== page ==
Analysis of gossip in early childhood settings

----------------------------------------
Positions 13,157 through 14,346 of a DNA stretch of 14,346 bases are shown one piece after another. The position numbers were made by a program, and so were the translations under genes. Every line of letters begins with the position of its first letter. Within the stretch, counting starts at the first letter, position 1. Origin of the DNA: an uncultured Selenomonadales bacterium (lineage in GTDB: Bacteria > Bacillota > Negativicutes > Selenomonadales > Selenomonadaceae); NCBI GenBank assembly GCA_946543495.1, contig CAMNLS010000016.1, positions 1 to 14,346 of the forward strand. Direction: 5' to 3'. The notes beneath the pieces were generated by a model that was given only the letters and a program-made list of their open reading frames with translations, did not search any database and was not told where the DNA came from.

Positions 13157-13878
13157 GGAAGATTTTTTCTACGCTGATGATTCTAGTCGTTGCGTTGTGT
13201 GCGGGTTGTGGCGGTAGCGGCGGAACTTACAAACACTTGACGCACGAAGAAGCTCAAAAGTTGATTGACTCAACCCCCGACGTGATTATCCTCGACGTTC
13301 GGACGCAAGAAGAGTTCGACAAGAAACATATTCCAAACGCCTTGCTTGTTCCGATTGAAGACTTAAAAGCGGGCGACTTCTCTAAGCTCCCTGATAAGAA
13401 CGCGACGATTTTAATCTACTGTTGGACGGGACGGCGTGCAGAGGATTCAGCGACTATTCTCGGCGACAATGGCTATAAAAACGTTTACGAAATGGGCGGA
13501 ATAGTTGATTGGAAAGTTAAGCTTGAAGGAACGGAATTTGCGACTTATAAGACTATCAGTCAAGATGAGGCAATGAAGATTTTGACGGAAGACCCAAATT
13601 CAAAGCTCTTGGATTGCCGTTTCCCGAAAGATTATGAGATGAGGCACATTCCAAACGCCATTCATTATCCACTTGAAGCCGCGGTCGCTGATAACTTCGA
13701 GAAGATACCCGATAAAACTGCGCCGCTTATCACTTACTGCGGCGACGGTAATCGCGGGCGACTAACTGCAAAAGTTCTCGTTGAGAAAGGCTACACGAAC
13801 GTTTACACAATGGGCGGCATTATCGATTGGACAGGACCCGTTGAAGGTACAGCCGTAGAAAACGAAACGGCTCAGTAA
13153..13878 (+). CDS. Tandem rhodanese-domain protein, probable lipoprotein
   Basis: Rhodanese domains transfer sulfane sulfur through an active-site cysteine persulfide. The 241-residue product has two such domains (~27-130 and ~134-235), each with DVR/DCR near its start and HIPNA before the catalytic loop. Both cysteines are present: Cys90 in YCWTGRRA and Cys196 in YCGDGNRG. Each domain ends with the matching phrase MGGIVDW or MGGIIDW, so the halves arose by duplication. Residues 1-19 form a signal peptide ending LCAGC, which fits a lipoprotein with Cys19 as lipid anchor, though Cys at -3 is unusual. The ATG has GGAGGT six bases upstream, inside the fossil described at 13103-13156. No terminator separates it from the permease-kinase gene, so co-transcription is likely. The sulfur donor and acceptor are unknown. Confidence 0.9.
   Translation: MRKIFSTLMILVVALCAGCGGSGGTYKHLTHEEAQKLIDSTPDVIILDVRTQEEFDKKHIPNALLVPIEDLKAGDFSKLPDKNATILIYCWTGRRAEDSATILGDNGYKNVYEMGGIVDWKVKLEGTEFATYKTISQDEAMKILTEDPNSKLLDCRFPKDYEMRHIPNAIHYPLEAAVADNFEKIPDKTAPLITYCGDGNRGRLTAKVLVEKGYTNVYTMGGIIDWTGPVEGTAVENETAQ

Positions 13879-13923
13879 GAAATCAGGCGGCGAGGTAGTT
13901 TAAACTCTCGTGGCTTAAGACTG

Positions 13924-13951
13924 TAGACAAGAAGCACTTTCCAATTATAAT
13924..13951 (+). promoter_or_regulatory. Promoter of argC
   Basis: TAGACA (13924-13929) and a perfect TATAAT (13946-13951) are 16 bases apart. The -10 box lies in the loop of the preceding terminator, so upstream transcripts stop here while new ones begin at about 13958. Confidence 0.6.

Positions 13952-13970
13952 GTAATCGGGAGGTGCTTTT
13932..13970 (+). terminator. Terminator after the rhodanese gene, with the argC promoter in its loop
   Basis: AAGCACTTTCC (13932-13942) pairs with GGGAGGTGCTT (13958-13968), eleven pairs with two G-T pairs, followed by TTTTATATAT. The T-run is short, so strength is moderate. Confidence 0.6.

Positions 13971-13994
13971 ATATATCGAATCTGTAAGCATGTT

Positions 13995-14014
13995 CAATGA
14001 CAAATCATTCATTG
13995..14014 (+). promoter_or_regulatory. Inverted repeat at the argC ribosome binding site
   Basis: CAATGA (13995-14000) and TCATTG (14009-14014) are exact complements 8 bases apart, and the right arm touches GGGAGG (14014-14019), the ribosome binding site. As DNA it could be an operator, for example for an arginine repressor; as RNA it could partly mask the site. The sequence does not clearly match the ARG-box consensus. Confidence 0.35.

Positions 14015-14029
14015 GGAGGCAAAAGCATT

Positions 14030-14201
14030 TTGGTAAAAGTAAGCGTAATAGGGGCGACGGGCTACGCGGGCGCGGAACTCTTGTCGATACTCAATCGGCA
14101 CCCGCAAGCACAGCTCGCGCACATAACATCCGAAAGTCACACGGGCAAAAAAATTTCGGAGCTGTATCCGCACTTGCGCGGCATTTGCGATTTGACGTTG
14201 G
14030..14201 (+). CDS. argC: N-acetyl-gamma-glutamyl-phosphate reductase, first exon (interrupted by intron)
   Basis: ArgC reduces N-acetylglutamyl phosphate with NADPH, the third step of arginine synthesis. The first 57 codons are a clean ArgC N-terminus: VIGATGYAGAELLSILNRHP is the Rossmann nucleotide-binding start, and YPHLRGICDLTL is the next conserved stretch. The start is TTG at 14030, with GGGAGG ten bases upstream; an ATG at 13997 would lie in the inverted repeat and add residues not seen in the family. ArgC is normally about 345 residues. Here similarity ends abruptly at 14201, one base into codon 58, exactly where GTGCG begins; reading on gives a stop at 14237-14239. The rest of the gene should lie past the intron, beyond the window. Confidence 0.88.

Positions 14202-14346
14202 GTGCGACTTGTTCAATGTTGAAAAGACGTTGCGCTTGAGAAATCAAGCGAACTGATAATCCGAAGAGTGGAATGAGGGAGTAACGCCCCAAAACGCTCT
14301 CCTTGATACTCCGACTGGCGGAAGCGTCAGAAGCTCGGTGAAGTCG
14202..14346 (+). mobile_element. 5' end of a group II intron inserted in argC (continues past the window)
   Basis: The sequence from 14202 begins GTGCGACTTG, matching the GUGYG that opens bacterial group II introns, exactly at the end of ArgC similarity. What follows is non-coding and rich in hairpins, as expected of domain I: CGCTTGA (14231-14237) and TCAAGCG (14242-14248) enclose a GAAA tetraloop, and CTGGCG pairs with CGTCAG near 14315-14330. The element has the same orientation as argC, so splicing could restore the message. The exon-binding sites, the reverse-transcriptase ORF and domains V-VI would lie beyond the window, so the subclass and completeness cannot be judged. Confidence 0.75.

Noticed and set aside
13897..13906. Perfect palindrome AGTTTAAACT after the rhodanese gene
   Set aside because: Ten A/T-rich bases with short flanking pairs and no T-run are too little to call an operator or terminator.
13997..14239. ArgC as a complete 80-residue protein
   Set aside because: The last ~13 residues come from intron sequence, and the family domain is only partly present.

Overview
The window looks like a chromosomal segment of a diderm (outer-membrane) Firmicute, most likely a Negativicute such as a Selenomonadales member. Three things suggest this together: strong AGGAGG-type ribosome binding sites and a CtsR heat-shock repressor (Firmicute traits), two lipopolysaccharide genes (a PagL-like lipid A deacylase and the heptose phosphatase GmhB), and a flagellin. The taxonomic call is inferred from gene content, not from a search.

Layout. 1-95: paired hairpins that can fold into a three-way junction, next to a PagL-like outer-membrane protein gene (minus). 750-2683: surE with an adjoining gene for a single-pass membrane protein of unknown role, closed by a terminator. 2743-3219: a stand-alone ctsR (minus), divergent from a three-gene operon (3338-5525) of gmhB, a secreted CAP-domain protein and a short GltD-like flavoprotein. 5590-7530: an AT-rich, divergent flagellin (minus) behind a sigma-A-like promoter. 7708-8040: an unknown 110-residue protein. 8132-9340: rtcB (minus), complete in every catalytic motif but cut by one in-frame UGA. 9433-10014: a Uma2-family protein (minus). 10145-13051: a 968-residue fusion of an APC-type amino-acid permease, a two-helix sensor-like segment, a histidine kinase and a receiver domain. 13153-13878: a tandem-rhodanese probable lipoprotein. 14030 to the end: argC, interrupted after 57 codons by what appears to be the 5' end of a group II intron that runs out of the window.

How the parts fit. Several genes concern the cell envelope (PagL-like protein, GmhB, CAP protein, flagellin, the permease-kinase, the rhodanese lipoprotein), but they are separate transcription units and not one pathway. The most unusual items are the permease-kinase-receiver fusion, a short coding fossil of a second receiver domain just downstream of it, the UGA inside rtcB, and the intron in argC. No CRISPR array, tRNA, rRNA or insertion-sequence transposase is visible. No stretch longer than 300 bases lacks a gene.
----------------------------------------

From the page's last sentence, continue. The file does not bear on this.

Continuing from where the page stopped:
This thesis project explores gossip in early childhood settings. Historically, gossip in the workplace has been associated with a negative connotation and viewed as a vindictive behavior. However, recent literature on gossip in the workplace is beginning to conceptualize workplace gossip as a functional form of communication (Brady, Brown, & Hanyu Liang, 2016); specifically, that individuals’ motives to gossip are an efficient way to access information (Beersma & Van Kleef, 2012). Given the findings of such studies, it may be valuable to identify the common topics of gossip in early childhood settings and the motives behind why early childhood professionals engage in gossip. In the present study, 22 graduate students who were enrolled in an early childhood education program were asked to complete a questionnaire on the content, contexts, and conditions of gossip in early childhood settings. The most frequently cited topics of gossip regarding children, parents, coworkers, and administration/administrators in early childhood settings are discussed in Chapter 4. Implications, potential limitations of the study, and ideas for future research will also be presented.